WALKING: ‘How fast must I walk?’ is the most frequently asked question. Annoying as this sounds, it will depend on how fit you are and whether you are adequately equipped for your hike. The slowest member of your group determines your speed. Having said that, below are some guidelines to assist you:
Easy, relatively flat terrain – 3km/hr, varied terrain – 2km/hr, steep terrain – 1km/hr
When hiking: Stay focussed. Often beginners, anticipating a stumble, look only at the track. Do not power walk, Five hours on uneven terrain is a long time. Learn to pace yourself and build up endurance levels. Never place a foot under a root. Wet, slimy logs, rocks and roots are slippery.
Walking uphill: Take small steps.Concentrate on relaxing your body and keeping your shoulders down. Swing your arms in a relaxed natural motion.A small rocking motion, not
unlike a goat, is useful too.
Walking downhill: It’s easier to fall walking downhill than uphill. Take small, careful steps keeping your weight above your feet. Land on the ball of your foot, (hip over foot), knee bent. Swing your arms across your body, this will help with balance.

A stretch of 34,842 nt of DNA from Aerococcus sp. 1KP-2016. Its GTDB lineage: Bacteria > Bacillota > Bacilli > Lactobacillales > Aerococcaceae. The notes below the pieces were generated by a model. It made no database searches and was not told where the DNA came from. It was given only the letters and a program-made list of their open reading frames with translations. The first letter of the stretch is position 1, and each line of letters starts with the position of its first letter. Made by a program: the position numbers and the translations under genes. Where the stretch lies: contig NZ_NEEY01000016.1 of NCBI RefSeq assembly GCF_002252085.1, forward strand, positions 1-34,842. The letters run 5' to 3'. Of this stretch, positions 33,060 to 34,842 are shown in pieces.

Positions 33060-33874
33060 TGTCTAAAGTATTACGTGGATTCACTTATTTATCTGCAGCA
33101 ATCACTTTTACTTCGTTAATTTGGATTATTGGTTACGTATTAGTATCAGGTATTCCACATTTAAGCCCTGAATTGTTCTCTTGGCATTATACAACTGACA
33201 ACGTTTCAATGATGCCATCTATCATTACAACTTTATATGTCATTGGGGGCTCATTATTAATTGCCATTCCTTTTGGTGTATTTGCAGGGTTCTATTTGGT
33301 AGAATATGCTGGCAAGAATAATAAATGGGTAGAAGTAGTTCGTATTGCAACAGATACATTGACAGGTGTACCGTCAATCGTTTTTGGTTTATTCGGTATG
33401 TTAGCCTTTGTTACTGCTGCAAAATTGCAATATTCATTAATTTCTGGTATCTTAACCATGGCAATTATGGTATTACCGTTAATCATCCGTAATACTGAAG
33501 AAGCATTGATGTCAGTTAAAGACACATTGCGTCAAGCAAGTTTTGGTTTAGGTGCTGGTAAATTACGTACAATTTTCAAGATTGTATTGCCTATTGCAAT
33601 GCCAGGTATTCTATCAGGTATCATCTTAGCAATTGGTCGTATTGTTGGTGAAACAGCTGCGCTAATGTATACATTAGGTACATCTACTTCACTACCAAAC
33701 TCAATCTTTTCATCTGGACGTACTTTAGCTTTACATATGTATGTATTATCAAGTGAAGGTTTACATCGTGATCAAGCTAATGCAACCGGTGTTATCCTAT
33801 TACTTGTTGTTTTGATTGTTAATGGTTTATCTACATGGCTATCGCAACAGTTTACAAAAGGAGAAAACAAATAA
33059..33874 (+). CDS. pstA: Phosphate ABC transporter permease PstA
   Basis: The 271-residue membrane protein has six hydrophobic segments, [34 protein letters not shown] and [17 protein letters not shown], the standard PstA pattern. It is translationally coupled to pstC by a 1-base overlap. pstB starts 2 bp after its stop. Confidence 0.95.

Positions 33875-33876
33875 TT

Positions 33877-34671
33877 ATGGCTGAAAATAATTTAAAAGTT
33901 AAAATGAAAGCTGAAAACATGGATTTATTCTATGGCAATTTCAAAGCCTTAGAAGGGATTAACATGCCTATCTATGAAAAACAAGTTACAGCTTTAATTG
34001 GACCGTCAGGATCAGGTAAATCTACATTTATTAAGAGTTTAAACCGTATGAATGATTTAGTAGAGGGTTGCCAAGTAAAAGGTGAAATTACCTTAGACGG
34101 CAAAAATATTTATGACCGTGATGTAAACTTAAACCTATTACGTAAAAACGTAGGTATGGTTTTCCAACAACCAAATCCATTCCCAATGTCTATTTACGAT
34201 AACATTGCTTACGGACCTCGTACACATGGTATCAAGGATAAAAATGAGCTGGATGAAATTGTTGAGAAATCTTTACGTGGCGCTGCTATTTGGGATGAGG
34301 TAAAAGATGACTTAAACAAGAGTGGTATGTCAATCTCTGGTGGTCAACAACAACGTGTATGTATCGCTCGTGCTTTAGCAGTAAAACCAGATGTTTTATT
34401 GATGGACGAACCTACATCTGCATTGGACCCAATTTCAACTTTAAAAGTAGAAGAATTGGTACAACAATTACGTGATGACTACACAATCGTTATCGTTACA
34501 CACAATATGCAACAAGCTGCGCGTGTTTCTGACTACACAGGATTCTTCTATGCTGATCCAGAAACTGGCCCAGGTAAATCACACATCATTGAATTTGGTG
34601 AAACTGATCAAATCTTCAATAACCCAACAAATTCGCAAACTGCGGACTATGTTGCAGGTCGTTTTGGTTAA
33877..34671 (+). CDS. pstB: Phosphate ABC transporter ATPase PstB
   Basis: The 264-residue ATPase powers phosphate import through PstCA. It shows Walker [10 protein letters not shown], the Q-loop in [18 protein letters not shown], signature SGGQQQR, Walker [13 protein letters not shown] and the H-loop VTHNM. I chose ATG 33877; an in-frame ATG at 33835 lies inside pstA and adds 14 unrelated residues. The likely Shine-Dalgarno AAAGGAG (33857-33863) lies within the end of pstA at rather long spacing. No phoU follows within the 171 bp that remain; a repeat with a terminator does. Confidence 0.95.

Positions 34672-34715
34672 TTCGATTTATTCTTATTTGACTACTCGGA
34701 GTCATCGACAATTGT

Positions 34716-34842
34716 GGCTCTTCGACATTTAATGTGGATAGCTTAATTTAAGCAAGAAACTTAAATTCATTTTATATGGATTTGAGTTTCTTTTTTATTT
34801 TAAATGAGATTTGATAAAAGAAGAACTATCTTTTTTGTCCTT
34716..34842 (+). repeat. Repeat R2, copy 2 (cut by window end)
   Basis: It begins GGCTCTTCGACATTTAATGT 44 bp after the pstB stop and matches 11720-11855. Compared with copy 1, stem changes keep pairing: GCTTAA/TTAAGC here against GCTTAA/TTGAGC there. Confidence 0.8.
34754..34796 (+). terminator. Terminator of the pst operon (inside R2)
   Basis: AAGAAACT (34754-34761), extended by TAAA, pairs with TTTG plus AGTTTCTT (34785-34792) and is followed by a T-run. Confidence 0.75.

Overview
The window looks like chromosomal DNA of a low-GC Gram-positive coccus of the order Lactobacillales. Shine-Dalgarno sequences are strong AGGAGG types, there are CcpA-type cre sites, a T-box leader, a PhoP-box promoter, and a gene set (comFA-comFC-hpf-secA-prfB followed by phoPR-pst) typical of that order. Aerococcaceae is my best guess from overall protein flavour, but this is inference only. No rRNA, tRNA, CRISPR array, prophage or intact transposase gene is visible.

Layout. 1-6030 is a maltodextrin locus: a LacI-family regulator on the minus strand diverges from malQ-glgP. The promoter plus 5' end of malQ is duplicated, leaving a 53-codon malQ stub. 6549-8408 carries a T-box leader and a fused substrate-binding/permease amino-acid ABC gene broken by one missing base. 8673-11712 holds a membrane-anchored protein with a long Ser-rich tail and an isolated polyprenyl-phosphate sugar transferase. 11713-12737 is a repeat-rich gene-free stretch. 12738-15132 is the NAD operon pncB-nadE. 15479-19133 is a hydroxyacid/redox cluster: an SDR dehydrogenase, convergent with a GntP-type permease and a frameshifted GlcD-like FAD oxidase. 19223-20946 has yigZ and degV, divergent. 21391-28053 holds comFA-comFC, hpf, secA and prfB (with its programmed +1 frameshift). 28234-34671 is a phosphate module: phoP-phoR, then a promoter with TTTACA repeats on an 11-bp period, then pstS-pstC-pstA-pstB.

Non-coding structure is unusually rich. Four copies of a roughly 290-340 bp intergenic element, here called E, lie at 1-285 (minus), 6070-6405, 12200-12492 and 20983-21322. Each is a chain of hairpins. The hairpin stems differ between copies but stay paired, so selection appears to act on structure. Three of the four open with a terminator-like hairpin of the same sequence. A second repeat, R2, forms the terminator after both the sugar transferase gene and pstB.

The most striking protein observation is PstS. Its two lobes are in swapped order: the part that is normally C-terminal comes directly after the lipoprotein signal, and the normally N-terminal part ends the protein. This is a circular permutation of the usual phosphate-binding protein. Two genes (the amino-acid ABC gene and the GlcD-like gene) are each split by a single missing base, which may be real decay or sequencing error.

If you do slip, go with it and wait for the foot to stop before stepping forward.
Hiking Poles: Even though you are carrying extra gear, hiking poles, when used effectively, do spread the load from your legs to your arms. There are arguments against using poles, the holes damage the environment, so do take care. If you decide to use poles because you suffer from sore knees or legs, also look at different exercises to strengthen joints. For people struggling with balance, it’s like having a third arm or leg and the poles can help to prevent a fall. They are excellent when crossing rivers or streams, walking on narrow tracks or through mud. If cost is a factor, a sturdy stick will suffice.
A Rough Guide to Useing Hiking Poles: Many hikers in New Zealand use one pole for support and keep one hand free to grab onto roots and trees. It’s also important to be aware of where you place the poles as you can easily trip. Find a style that you are comfortable with. Most techniques will take a while to master and it’s important to develop a relaxed rhythm.
Technique: Try the following technique and see if it works for you: Extend the pole so that the tip touches the ground when your forearm is parallel to the ground. Bring your hand up through the strap (do not go down through the top) and lightly hold the handle. When the left foot touches the ground, the pole in the right hand should touch the ground at the same time on the opposite side. On steep downhill sections, you may want to lengthen the poles for added confidence.
When to Give Way: Technically, hikers walking uphill appreciate being able to maintain their rhythm. However, if someone is hurtling down the track, you may want to step to one side – you do not want anybody falling on top of you.